$$ S_{P}\subset\varOmega^{P}(\mbox{{$\varepsilon $}})\quad \forall \mbox{{$\varepsilon $}}>0. $$
(2.3)

This family is assumed to be given and, again, its definition varies from example to example. With these notations, we recall the following definitions.

Definition 1

A sequence \(\{u_{n}\}\subset X\) is called an approximating sequence for Problem P if there exists a sequence \(0<\mbox{{$\varepsilon $}}_{n}\to0\) such that \(u_{n}\in\varOmega^{P}(\mbox{{$\varepsilon $}}_{n})\) for each \(n\in\mathbb{N}\).

Definition 2

Problem P is said to be well-posed if it has a unique solution and every approximating sequence for P converges in X to the solution of P.

The well-posedness of Problem P was characterized in the following result, proved in [32].

Theorem 3

ProblemPis well-posed if and only if its set of solution\(S_{P}\)is nonempty and\(\operatorname{diam}(\varOmega^{P}(\varepsilon))\to0\)as\(\varepsilon\to0\).

Here and below, for a nonempty subset A of any normed space \((W,\| \cdot\|_{W})\) we use the notation \(\operatorname{diam}(A)\) for the diameter of A, defined by equality

$$ \operatorname{diam}(A)= \sup_{a, b\in A} \Vert a - b \Vert _{W}. $$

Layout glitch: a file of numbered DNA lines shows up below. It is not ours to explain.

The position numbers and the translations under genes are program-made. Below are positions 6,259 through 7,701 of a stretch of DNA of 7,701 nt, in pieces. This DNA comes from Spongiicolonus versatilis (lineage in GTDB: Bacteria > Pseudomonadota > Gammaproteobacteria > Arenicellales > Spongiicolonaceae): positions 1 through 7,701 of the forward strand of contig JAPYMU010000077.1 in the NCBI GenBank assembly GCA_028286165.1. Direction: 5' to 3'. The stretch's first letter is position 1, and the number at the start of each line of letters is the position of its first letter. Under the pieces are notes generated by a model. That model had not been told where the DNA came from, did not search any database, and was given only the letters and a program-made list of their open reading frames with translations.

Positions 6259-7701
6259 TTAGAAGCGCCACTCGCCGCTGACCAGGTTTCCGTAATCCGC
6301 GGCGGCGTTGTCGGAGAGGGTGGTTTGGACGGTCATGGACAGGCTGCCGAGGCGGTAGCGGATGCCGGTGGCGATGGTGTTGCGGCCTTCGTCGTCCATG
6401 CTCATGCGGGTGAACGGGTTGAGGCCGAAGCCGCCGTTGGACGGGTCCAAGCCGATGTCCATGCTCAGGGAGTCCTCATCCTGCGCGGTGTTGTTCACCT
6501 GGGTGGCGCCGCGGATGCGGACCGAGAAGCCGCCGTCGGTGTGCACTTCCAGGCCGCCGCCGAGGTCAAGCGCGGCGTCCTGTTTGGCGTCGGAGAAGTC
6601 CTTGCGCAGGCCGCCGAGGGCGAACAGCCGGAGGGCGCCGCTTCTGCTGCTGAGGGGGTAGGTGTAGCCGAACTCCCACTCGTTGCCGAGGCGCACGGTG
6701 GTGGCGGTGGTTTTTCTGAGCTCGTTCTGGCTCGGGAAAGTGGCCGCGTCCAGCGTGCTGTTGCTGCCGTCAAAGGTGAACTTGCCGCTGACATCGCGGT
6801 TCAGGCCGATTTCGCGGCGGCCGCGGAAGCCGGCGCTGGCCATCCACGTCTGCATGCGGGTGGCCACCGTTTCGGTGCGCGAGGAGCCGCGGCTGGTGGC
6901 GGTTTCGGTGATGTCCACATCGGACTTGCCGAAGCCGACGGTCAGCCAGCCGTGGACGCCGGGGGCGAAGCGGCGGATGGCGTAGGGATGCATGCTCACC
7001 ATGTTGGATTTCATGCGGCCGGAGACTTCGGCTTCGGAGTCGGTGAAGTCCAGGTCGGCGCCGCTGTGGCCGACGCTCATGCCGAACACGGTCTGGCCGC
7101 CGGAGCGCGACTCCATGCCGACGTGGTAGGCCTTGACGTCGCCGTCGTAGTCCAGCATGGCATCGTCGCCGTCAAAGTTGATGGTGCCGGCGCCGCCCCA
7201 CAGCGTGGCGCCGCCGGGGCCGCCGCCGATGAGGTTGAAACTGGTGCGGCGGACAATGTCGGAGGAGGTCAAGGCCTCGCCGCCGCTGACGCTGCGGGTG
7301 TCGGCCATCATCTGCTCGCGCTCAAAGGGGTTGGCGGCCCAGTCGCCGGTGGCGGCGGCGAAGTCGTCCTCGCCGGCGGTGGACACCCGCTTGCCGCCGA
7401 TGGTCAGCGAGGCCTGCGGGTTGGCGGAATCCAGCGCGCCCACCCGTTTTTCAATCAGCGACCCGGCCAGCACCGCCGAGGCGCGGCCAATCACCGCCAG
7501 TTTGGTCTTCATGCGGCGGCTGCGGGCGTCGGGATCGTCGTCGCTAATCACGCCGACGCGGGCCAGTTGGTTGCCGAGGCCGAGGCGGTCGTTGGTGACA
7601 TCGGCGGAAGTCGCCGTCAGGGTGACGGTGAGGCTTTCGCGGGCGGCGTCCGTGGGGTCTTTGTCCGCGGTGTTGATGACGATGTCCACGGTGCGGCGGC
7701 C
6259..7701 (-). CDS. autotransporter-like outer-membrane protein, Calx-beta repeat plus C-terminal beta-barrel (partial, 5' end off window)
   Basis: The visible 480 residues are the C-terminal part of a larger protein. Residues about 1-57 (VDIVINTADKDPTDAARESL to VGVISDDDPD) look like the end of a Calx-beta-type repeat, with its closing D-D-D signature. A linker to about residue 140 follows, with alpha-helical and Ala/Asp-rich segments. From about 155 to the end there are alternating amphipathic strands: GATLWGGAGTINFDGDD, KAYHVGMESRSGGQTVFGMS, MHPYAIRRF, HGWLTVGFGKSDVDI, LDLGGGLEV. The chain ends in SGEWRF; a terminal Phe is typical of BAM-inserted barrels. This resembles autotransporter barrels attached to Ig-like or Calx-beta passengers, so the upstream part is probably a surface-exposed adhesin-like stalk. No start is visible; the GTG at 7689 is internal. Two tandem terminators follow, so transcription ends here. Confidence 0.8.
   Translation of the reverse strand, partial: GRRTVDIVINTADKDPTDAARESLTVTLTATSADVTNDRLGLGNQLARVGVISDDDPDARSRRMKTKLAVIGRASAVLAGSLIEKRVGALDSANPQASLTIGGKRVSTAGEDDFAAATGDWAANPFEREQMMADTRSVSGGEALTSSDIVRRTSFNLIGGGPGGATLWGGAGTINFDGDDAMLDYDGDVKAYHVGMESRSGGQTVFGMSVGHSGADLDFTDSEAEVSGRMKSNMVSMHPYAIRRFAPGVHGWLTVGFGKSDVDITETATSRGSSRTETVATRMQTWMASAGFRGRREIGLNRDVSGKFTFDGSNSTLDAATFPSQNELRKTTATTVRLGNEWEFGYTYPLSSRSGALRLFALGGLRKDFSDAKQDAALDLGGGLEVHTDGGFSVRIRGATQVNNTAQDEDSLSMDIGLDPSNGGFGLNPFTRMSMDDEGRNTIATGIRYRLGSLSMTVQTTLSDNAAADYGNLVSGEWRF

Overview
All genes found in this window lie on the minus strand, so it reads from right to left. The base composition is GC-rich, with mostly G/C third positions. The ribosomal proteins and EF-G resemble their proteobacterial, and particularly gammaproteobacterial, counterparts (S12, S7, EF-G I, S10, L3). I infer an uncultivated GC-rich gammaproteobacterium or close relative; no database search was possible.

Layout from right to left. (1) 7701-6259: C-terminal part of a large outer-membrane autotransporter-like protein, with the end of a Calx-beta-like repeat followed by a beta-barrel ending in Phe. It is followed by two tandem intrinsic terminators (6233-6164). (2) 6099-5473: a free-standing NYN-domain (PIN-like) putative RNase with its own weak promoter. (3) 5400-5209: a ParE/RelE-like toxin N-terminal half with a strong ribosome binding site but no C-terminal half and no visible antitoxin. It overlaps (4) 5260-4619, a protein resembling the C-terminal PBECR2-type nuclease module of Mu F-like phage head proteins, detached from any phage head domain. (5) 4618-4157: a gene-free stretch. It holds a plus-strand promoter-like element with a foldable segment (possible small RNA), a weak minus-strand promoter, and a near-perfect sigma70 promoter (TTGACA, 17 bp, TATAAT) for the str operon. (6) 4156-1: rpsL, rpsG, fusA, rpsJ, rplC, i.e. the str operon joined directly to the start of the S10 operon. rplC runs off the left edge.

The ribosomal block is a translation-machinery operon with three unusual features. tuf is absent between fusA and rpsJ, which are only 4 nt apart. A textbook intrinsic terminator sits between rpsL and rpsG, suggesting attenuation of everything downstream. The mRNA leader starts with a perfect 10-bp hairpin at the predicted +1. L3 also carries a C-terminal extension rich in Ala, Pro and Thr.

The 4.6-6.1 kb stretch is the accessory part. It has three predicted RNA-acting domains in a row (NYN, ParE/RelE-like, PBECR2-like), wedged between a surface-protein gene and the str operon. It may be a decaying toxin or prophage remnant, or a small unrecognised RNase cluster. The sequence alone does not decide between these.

(2.4)

We also need the following definition considered in our previous paper [32].

Definition 4

A family \(\{\varOmega^{P}(\mbox{{$\varepsilon $}})\}_{\mbox{{$\varepsilon $}}>0}\) of subsets of X which satisfy (2.3) is called regular (for Problem P) if the following hold:

  1. (a)

    For all \(\mbox{{$\varepsilon $}}_{1}, \mbox{{$\varepsilon $}}_{2}>0\), \(\mbox{{$\varepsilon $}}_{1}\le \mbox{{$\varepsilon $}}_{2} \Longrightarrow\varOmega^{P}(\mbox{{$\varepsilon $}}_{1})\subset \varOmega^{P}(\mbox{{$\varepsilon $}}_{2})\).

  2. (b)

    Any convergent approximating sequence for P converges to an element of \(S_{P}\), i.e., if \(\{u_{n}\}\) is an approximating sequence for P and there exists \(u\in X\) such that \(u_{n}\to u\) in X as \(n\to \infty\), then \(u\in S_{P}\).

After these preliminaries, we introduce the concept of split problem and its well-posedness. To this end, besides Problem P endowed with its set of solutions \(S_{P}\) and the associated family of approximating sets \(\{\varOmega^{P}(\mbox{{$\varepsilon $}})\}_{\mbox{{$\varepsilon $}}>0}\) which satisfy condition (2.3), we consider a second problem, denoted by Q, defined on the space Y. We associate to Problem Q a set of solutions \(S_{Q}\subset Y\), as well as a family of subsets of Y, denoted by \(\{\varOmega^{Q}(\mbox{{$\varepsilon $}})\}_{\mbox{{$\varepsilon $}}>0}\), such that

$$ S_{Q}\subset\varOmega^{Q}(\mbox{{$\varepsilon $}})\quad \forall \mbox{{$\varepsilon $}}>0. $$
(2.5)